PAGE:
A powerful executive made a crude joke in a company meeting with hundreds of employees present. I was offended, and upset that neither the CEO or head of HR who were in the meeting said anything. Is it safe for me to complain, or should I let it go?
Safety is psychological, and the best company cultures empower employees to speak up to whomever, whenever, about whatever. I can’t speak for your culture, but if something happened at work that bothered you then you should say something. Go to your boss or HR. Just because no one said anything in the moment, don’t assume the remark was condoned. It could be that it was addressed privately. If the conduct continues, then one can assume there is a culture or awareness problem that should be addressed.
If I send an employee on a business trip and the company has booked their return flight, but they extend their stay for vacation and leave on a different day from a different location, is that return flight a personal expense or is the company still on the hook for it?
With business travel on the rise again and pent-up demand for leisure travel growing, employees are combining business and personal travel more regularly now — at least if business is taking them to destinations that aren’t, lets say, Minnesota in February. Mixing business with pleasure can be fine if it’s done in strict compliance with your company’s travel policy, and expenses are recorded diligently and will pass a forensic expense review — know what I’m saying? Now, on to your question. The safest route is to ask whoever is in charge of the travel what the company policy is. In the absence of a policy, or if this is after the fact, the employer has the responsibility to pay for the employee to return from business travel. The cost of that return is still on the company, even if the employee takes vacation and comes back on a different day or from a different location. But, the company doesn’t have to pay a penny more. So if the cost of the change and new flight is greater than the original cost of the flight home, then the employee is responsible for the excess.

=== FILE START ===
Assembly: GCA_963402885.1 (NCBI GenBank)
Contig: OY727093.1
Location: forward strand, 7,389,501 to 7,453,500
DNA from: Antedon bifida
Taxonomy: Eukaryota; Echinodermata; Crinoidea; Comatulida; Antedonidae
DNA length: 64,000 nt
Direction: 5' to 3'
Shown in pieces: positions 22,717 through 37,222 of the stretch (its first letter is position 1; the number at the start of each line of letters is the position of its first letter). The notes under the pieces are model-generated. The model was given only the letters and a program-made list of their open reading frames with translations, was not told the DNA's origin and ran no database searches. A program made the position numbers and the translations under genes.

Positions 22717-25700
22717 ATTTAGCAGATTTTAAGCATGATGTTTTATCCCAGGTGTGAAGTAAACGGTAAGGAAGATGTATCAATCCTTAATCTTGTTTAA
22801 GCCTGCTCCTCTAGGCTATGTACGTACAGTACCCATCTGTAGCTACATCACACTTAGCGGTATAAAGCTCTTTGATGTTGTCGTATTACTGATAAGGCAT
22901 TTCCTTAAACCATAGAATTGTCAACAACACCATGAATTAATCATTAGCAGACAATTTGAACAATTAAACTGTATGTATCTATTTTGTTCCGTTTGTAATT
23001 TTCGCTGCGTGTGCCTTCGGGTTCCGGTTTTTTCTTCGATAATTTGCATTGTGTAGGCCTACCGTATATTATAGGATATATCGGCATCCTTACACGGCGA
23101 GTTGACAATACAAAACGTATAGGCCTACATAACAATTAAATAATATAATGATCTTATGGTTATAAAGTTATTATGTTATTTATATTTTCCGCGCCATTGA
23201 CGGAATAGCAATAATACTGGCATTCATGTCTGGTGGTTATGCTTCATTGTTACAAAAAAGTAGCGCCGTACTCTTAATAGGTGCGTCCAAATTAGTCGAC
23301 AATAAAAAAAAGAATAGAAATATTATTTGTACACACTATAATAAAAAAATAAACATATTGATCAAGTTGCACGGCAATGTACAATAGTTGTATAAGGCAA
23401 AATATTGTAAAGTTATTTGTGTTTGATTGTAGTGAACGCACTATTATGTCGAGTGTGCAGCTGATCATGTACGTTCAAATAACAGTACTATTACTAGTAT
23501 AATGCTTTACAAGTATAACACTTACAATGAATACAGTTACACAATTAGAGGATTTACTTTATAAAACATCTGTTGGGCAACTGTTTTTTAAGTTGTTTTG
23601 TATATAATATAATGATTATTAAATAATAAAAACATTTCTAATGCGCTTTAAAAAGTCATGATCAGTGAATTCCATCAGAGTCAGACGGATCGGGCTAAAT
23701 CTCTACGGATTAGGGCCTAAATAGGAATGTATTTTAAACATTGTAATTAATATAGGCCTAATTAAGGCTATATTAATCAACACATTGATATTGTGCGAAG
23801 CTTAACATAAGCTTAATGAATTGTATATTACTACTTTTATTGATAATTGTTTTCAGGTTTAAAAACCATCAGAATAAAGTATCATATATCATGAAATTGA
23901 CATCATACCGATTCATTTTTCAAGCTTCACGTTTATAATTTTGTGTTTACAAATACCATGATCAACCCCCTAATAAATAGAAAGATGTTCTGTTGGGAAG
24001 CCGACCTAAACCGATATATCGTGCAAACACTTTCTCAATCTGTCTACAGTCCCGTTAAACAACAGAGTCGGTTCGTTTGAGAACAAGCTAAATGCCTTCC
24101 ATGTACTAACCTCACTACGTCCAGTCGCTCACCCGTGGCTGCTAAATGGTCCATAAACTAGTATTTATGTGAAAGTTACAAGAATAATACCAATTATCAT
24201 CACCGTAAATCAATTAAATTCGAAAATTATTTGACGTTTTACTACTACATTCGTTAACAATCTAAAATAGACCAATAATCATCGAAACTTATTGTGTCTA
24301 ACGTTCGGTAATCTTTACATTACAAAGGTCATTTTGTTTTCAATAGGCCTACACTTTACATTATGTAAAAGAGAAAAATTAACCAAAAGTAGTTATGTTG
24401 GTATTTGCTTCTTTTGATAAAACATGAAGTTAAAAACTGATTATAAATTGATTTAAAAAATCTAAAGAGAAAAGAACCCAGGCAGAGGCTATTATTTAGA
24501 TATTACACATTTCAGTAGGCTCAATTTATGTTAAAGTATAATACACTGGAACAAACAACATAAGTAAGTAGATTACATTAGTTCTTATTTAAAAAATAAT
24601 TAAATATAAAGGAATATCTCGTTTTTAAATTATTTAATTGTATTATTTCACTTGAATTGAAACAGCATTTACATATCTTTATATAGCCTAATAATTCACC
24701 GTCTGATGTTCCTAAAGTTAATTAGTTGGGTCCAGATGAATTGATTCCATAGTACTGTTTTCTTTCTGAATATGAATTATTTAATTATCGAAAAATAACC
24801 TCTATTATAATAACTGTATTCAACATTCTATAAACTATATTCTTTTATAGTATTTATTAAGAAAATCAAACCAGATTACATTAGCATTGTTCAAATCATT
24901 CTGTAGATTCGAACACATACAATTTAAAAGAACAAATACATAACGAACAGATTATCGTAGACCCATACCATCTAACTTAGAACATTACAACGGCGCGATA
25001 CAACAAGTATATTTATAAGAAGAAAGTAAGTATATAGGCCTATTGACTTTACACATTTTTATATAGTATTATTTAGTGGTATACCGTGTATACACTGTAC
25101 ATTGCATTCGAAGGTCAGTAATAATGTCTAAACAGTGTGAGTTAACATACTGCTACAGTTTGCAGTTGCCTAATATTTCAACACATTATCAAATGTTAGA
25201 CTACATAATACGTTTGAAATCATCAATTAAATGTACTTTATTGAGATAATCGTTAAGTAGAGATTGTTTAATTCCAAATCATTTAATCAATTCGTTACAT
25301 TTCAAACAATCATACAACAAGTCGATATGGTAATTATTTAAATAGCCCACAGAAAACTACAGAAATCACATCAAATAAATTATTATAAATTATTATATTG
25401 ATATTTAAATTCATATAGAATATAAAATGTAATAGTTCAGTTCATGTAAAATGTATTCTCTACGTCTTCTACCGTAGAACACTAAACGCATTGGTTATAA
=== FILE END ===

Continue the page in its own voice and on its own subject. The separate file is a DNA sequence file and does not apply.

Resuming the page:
Gregory Giangrande has over 25 years of experience as a chief human resources executive. Hear Greg Weds. at 9:35 a.m. on iHeartRadio 710 WOR with Len Berman and Michael Riedel. E-mail: GoToGreg@NYPost.com. Follow: GoToGreg.com and on
This article was originally posted by The New York Post.